THE STING


Now that we're fully into summer and spending more time at the beach and in the water, we're likely to see more of the cannonball jellyfish (stomolophus meleagris, pictured above) washed up and stranded at the tideline. They're the most common jellyfish on our stretch of coastline, but fortunately also the least venomous; even so, it's best not to handle them, especially by the truncated tentacles below the bell, as they can still deliver a very mild sting.


A cannonball stranded above the tideline

Cannonballs appear offshore and in the mouths of estuaries starting in late spring and continuing into summer, abundant enough at times that commercial trawl fishermen consider them a nuisance for clogging and damaging nets. But some cultures, especially in Asia and the Pacific Rim, consider them a great delicacy served pickled or dried.


Among the most mysterious and beautiful of marine creatures, jellyfish of course aren't fish at all, but belong to a group of marine animals that includes corals and sea anemones. Their bells can be as small as an inch or so in diameter or more than a foot across. All jellyfish species are carnivorous and feed using their tentacles to carry prey - small organisms like plankton and krill, minnows, and even other jellyfish - to their mouths within the bell. They're in turn preyed upon by fish, turtles and other, larger jelly fish.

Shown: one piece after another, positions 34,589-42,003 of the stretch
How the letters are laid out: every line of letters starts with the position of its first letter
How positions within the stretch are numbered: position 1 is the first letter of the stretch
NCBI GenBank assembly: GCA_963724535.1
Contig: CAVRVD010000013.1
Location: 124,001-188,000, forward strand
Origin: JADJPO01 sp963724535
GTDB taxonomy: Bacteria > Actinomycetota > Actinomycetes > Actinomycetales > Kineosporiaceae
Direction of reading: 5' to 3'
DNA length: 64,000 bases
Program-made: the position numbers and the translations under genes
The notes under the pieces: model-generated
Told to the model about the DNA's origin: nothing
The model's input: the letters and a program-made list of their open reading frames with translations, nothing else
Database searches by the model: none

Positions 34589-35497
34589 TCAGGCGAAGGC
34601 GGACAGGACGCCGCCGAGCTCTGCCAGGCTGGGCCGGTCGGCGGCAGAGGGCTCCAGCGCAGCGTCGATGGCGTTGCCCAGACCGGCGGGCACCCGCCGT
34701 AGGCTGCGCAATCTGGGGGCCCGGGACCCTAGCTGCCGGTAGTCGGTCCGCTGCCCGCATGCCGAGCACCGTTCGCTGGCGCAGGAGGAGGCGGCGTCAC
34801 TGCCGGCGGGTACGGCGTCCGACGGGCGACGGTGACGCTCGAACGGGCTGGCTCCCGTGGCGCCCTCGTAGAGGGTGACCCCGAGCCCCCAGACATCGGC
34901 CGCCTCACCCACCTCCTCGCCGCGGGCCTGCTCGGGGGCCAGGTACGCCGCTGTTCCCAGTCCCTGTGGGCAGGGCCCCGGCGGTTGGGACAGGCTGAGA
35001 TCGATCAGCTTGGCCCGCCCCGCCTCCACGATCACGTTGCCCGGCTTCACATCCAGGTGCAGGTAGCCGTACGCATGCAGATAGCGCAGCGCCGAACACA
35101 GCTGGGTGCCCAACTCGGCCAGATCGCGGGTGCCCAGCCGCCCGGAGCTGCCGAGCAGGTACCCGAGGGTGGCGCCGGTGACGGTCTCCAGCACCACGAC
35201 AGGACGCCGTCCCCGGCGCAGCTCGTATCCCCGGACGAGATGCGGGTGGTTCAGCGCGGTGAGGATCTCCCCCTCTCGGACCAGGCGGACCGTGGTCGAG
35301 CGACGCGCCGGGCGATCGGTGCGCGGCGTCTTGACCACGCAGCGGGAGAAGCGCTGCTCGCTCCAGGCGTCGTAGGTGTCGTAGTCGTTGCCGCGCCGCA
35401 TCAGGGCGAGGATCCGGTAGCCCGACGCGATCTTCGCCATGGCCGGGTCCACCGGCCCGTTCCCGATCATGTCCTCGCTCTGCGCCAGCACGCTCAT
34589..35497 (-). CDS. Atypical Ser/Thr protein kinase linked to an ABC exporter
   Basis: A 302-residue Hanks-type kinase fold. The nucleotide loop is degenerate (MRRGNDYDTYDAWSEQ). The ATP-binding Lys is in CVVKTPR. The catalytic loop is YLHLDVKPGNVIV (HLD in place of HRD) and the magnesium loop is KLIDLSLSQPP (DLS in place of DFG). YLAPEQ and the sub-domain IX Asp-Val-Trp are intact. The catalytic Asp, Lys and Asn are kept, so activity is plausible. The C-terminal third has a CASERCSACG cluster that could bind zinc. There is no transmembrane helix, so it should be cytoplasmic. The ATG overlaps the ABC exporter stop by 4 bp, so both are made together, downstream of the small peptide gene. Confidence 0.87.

A Man O'War with its distinctive "sail"

The most recognizable jellyfish to most people is the Portuguese Man O'War (Physalia physalis), highly venomous but only rarely seen in our waters, occasionally drifting inshore. Unlike other jellyfish, the Man O'War is actually a colony of many separate organisms. Tentacles may extend underwater up to sixty feet and inflict a very painful shock to muscles and joints that can require medical attention.




The Lions Mane, or "winter jelly"

You're more likely to see, besides the cannonball, the Lions Mane (Cyanea capillata), although this variety usually only appears in colder weather, thus its alternate name of "winter jelly." Its tentacles can cause a mild burning sensation which usually dissipates in a few minutes.


Also common during warmer months is the Southern Moon Jelly (Aurelia marginalis), with its

Southern Moon Jelly

transparent saucer-shaped bell and distinctive "horseshoe" shapes. Contact can produce a mild but temporary burning sensation.


Most important for treating jelly fish stings is removing any tentacles that remain attached to the skin. After that, recommended treatments, all with varied success, include sugar, vinegar and bicarbonate of soda. (Note that a common folk remedy, urine, can actually increase the intensity of the pain.) It's best to give these ethereal animals a wide berth. Learn more about them here.



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